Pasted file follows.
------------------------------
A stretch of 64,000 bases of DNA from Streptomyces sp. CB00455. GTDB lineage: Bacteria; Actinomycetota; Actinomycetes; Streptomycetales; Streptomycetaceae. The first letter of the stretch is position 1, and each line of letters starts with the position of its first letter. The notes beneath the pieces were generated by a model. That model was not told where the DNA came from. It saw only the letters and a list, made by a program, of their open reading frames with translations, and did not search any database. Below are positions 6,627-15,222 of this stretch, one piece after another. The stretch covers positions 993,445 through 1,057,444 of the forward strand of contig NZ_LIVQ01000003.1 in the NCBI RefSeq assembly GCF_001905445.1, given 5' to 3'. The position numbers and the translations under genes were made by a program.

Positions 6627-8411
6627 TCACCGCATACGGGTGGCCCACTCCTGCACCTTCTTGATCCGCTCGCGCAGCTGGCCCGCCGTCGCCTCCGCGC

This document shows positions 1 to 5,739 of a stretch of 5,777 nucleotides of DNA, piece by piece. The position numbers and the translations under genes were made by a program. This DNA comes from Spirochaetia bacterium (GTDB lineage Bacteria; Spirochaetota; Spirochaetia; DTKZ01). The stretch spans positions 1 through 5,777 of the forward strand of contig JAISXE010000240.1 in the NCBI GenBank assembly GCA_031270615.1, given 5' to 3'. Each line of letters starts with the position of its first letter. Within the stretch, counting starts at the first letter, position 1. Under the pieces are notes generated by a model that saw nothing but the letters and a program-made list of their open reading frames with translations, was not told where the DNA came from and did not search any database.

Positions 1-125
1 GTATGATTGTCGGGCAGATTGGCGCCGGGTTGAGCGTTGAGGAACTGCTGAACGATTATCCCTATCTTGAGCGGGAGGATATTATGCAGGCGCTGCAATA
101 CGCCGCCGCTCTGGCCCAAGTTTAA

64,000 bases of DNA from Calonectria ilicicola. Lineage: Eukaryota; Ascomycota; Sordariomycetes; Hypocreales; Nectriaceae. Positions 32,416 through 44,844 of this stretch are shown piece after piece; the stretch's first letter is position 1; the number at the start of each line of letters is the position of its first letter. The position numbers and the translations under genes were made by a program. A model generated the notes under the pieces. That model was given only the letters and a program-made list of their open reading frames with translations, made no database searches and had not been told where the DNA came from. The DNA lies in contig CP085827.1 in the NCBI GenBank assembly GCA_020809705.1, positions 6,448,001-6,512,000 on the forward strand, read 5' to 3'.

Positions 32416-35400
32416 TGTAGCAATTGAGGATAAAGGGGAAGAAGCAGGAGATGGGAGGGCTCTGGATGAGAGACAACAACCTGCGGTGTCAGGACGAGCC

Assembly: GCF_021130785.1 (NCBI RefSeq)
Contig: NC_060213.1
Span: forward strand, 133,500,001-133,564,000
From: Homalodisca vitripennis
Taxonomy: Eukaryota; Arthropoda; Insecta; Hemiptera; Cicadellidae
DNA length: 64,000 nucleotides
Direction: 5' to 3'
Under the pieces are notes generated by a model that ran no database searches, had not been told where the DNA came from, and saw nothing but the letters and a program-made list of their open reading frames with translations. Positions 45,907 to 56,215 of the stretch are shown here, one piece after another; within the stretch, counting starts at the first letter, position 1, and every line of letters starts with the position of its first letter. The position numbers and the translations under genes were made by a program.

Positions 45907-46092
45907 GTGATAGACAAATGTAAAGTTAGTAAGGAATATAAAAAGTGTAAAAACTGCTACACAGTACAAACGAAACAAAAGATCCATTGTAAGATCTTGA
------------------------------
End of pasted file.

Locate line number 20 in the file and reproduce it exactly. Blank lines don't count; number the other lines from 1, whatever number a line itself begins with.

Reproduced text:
45907 GTGATAGACAAATGTAAAGTTAGTAAGGAATATAAAAAGTGTAAAAACTGCTACACAGTACAAACGAAACAAAAGATCCATTGTAAGATCTTGA